The 12th Invest in ME Conference, Part 1
OverTheHills presents the first article in a series of three about the recent 12th Invest In ME international Conference (IIMEC12) in London.
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Do I have mutations on the ETFDH genes?

Discussion in 'Genetic Testing and SNPs' started by Cheesus, Nov 28, 2016.

  1. Cheesus

    Cheesus Senior Member

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    I've recently found some interesting information about the relative levels of various types of carnitine in my blood, and the pattern points to possible adult-onset glutaric acidemia type 2. This is particularly interesting as one of the primary symptoms of adult-onset glutaric acidemia type 2 is impaired energy metabolism. According to the journal article I am reading, around a quarter of people studied presented with exercise intolerance.

    I have found some research which states that most patients with adult-onset glutaric acidimia type 2 have defects on the gene ETFDH. This is something that 23andME tests for and I have pulled up my results. However I do not know the first thing about genes and I have no idea what I am looking at.

    Can anyone tell me if I have mutations on these genes? Apologies for being so pathetically under-informed!

    ETFDH 159601635 i6038220
    My genotype: DD

    ETFDH 159601676 rs11559290 C or T
    My genotype: CT

    ETFDH 159603421 i5007876 A or G
    My genotype: GG

    ETFDH 159603551 i5007878 A or T
    My genotype: TT

    ETFDH 159608162 rs12644851 A or G
    My genotype: AG

    ETFDH 159616797 i6055260 C or T
    My genotype: TT

    ETFDH 159619426 rs12640862 C or T
    My genotype: CC

    ETFDH 159620035 rs7679753 A or C
    My genotype: AA
     
    Last edited: Nov 28, 2016
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  2. Valentijn

    Valentijn Senior Member

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    You can look them up on https://www.ncbi.nlm.nih.gov/projects/SNP/ and read any linked research from the little cyan box in the gene view. Sometimes it's labeled as pathogenic at the top of the page, if its status is known.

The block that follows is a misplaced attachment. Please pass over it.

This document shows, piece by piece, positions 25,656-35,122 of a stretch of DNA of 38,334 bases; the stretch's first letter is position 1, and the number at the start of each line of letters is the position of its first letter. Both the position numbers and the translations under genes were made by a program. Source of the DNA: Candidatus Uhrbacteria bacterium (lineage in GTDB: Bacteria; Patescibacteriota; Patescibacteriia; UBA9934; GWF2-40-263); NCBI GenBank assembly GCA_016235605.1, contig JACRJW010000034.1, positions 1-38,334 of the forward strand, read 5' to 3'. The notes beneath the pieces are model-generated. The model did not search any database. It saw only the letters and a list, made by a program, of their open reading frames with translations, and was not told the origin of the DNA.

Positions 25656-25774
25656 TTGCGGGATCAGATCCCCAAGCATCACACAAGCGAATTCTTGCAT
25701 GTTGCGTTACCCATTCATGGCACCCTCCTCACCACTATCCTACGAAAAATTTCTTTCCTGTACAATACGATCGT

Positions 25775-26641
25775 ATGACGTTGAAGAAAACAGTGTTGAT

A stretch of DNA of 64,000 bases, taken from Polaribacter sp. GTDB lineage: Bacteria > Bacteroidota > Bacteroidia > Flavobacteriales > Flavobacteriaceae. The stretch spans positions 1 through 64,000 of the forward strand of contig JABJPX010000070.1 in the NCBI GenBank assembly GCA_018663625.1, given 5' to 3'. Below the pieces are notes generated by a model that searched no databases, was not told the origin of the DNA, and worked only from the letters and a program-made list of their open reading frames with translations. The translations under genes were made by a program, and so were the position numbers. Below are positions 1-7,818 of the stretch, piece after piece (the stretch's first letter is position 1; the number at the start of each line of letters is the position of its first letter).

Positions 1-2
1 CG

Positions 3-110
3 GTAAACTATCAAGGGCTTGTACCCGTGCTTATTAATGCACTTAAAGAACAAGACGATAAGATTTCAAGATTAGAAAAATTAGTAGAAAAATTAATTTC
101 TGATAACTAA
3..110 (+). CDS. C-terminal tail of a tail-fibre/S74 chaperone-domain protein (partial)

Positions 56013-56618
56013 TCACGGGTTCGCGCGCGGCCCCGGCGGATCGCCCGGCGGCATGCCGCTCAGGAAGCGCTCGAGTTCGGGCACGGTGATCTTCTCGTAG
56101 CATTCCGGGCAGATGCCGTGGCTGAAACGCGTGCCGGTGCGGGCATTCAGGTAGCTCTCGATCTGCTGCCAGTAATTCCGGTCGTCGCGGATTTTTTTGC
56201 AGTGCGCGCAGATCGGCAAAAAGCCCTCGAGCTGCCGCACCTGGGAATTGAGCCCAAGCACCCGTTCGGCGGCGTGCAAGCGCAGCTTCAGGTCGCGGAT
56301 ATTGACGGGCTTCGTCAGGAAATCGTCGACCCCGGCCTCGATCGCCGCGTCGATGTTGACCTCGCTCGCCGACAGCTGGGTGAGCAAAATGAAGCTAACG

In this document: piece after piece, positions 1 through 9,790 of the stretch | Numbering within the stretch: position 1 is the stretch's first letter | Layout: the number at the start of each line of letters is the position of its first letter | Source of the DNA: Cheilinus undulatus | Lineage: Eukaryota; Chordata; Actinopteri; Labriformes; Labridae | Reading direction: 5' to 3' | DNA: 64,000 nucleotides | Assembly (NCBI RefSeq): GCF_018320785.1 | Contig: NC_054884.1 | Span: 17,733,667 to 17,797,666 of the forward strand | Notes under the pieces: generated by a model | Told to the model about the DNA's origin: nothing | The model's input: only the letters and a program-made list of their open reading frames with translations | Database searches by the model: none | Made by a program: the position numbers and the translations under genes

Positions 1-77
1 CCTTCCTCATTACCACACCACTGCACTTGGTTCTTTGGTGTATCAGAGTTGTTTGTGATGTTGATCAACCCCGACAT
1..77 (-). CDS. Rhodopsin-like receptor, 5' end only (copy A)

3. Cheesus

    Cheesus Senior Member

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    Thank you for the information, @Valentijn. Even that still leaves me a bit mystified. I have never ventured into gene research. Am I correct that if a gene is either C or T, then CC would be normal, CT would heterozygous and TT would be homozygous?
     
    Last edited: Nov 28, 2016
  4. Cheesus

    Cheesus Senior Member

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  5. Valentijn

    Valentijn Senior Member

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    CC and TT are both homozygous. Usually both versions are normal. To determine if an allele (C or T) or a genotype (CC, CT, or TT) is problematic, it's necessary to read the research or a summary of it.

    The SNPs starting with "i" have been labeled that way by 23andMe. Such SNPs usually have an rs number as well, but it's a bit of work to figure it out. The data I have for ME patients and controls from the V3 and V4 chips indicates that you have common versions for all of them, except the first one which isn't listed. But by navigating to it from the nearest SNP listed by 23andMe, it's properly labeled as rs796051964, and a deletion (or rather, the lack of an insertion) is normal there.
     
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  6. Cheesus

    Cheesus Senior Member

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    Thank you very much for looking into that for me, @Valentijn. I wouldn't have gotten to the answer without your help.
     

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